Confession time: I do not like beans. I feel that, as someone who loves food, nutrition, and frugality, this is one of the worst, most shocking things I could possibly say, but it’s true. I have never cared for beans (except for beans that are green, and beans that turn into coffee). This has closed off to me a world of foods that other people seem to find delicious: chili, bean dip, certain burritos, countless soups. Being a food person who doesn’t like beans is like being a Christian who doesn’t like contemporary Christian music: you’re entitled to your opinion, of course, but some people will give you weird looks because of it.
Incidentally, I am also a Christian who does not like contemporary Christian music. In high school, my two closest church friends (who are still two of my best friends today) tried valiantly to fix this for me; they gave me CD after CD of every possible style of worship music, but I never made it past track two before going, “Well, that’s enough of that.” (The only album I was ever able to listen to in its entirety, I found out later, loosely mimicked the structure of Anglican liturgy, which was a fun little bit of real-life foreshadowing). I worried about this for a while– what did it say about me if I bought into the message of the music in general, but just couldn’t stomach the stuff? Eventually, I came to the conclusion that preferences are preferences– we’re all free to like and dislike whatever music we choose– and the same goes for food.
But it’s harder for me to stop challenging my aversion to beans. Nutritionally speaking, you’d be hard pressed to get more bang for your buck with any other pantry staple. Aesthetically, there are some really attractive beans out there which look good enough to eat. And furthermore, the idea of a batch of beautiful, heirloom beans simmering away in a pot on the stove just sounds so comforting and quaint that I feel like I’m missing out on one of life’s great pleasures, just because I’m pretty sure that those beautiful, heirloom beans, once cooked, would taste just like every other bean: i.e., like dirt.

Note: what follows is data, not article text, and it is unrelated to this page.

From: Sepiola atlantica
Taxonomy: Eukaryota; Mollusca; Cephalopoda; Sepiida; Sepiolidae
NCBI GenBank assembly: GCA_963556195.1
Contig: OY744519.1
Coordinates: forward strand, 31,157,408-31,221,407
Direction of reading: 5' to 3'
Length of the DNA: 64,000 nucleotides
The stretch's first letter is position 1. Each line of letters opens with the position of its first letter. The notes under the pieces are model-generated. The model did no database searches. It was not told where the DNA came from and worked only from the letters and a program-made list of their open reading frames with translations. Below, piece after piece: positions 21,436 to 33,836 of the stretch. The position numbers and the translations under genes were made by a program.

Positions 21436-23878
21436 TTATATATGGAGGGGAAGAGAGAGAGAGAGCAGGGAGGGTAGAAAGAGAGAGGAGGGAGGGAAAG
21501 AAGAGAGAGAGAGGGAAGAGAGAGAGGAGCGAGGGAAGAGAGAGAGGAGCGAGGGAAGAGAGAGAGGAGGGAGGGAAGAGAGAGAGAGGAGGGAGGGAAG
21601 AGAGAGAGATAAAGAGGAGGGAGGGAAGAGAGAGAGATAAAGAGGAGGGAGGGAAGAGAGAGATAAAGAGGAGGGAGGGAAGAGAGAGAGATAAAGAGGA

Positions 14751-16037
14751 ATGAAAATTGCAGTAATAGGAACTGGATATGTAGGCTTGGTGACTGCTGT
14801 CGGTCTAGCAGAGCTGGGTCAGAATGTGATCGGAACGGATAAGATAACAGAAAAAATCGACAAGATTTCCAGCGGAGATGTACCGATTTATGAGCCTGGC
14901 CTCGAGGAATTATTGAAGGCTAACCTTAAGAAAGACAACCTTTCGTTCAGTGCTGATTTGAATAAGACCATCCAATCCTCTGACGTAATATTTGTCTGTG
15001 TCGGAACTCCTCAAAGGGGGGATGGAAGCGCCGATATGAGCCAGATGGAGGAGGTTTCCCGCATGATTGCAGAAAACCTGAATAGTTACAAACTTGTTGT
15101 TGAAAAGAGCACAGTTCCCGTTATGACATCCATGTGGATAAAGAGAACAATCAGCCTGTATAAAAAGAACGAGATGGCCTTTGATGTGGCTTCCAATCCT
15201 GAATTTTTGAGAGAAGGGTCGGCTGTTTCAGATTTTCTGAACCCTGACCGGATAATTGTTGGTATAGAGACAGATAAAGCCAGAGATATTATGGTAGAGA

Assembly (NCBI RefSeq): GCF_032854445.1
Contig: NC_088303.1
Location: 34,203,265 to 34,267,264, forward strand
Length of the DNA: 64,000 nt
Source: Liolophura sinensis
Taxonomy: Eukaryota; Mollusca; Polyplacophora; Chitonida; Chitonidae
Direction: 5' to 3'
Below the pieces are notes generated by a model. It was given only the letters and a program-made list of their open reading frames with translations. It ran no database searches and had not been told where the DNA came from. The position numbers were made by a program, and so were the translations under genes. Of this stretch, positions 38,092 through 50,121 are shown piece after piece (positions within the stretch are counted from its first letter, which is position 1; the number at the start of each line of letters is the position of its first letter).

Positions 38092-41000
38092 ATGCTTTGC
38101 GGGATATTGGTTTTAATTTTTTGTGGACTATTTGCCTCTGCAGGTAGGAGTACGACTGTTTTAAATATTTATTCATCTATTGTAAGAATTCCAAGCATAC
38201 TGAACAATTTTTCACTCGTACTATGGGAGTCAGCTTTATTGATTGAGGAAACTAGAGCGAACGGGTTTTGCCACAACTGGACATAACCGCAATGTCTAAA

So, given this lifelong aversion to beans, you might think it strange that I’m devoting an entire post to hummus, a dip that is made almost entirely of beans (call ’em chickpeas if you like, but they’re still beans to me). Well, friend, that is entirely due to the power of good food writing. In the days leading up to the Super Bowl, bloggers everywhere were posting their best game-day food recipes, and this recipe popped up on Foodspin– the food-centric offshoot of the sports blog Deadspin. I’ve never mentioned Foodspin on this blog, because– well, I like to keep things pretty straight-laced around here, and straight-laced Foodspin is not. But the guy who writes most of the content, one Albert Burneko, has wit and intelligence to spare, and amid all the colorful language and playful name-calling, there’s always something that makes me laugh so hard I nearly spit out my coffee. An example:
“On the other hand, if you are worried about additives and preservatives and the like, maybe lighten up a little bit, there, but also, you can use dried chickpeas, ya big fraidycat. Dump, oh, a pound of dried chickpeas into a big bowl, cover them with water so they’re a couple of inches below the surface (so they’ve got room to expand as they soak), then leave ’em overnight. In the morning, or whenever you feel like you’re about two hours away from being ready for some hummus, move the chickpeas to a big pot, cover them with fresh water (again so they’re well submerged), and simmer them for 90 minutes. There. Now they are ready to be made into hummus, which everybody else had yesterday because they used canned chickpeas, but at least now you can be sure that when you eventually grow an arm out of the back of your neck, it won’t be because of canned-chickpea preservatives.”